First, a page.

Who says what?

Novelist, mother, minister, and yoga teacher muses on books, babies, motherhood, and what matters with reverent humor.

Monday, July 20, 2009

You Know Not What You Do

I have just finished The Ten Year Nap by Meg Wolitzer, a novelist I adore, and you may have to stop me because I have more to say than anyone has the time to read, but being frank, as one can be while blogging, I have to confess, I didn't like the book primarily because I DO NOT AGREE with this premise that our time raising our children is anything like a "ten year nap." Also, it was not at all funny. (But then neither is this blog post.)

What disappoints me on a large scale (like bigger than a billboard), is the fact that women continue to act as though raising children is not of any significance, pining away for something worthwhile to do. (Um, gee, I don't think there EXISTS more worthwhile.) The characters in the book are all, mostly, aching for a sense of accomplishment and purpose. Paying no attention whatsoever to the reality of their lives.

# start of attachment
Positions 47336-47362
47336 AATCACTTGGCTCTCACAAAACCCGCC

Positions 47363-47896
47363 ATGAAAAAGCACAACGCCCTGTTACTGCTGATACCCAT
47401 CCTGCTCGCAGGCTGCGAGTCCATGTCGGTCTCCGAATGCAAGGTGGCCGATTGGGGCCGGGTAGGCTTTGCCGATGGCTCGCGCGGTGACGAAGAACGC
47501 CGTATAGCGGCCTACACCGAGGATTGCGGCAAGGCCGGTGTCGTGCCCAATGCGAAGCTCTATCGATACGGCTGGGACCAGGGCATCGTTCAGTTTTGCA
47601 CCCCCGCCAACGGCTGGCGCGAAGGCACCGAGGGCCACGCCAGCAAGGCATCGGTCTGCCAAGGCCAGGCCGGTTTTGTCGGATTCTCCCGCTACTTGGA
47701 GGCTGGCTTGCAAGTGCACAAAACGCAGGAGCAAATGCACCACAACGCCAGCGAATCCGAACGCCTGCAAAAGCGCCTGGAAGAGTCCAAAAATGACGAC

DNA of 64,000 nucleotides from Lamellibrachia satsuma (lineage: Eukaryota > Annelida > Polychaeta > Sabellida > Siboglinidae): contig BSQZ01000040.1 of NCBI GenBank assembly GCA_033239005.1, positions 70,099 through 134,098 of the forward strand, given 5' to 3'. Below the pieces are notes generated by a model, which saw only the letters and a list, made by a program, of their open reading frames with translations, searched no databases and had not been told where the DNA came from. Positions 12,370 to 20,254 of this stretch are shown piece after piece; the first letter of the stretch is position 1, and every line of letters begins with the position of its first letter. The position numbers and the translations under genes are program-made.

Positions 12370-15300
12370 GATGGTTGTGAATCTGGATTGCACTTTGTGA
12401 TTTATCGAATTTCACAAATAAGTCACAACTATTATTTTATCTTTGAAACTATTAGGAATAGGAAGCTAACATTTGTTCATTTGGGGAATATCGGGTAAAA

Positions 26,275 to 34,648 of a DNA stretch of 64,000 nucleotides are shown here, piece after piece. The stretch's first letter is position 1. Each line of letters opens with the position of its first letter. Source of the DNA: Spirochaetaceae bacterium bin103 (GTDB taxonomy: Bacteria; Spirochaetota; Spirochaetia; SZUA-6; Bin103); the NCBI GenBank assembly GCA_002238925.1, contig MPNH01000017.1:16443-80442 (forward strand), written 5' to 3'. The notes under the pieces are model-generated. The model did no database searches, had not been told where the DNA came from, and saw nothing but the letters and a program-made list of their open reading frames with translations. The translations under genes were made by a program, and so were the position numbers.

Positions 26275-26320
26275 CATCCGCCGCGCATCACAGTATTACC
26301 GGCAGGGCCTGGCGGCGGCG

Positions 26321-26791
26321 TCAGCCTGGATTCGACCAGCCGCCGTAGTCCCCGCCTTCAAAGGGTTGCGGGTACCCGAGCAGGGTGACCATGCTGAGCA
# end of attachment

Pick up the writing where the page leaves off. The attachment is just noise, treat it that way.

What happened to me the other day: I come back from the grocery store. I have a car full of groceries including milk, cheese, frozen yogurt--you know, COLD things--and I discovered as I put the baby in the car seat at the store that she is soaking wet (through her pants). I am feeling a great senseur of urgency about my work, necessity, and, of course, purpose. I need to get the groceries in the house, unpack them, get the baby dry and clean, and entertain the toddler meanwhile or at the very least keep him from destroying himself or something in arm's reach and just at that moment, a door-to-door Sierra Club guy walks up the driveway and wants to talk to me, and I think to myself, HE thinks I can talk to him because I am simply "staying home."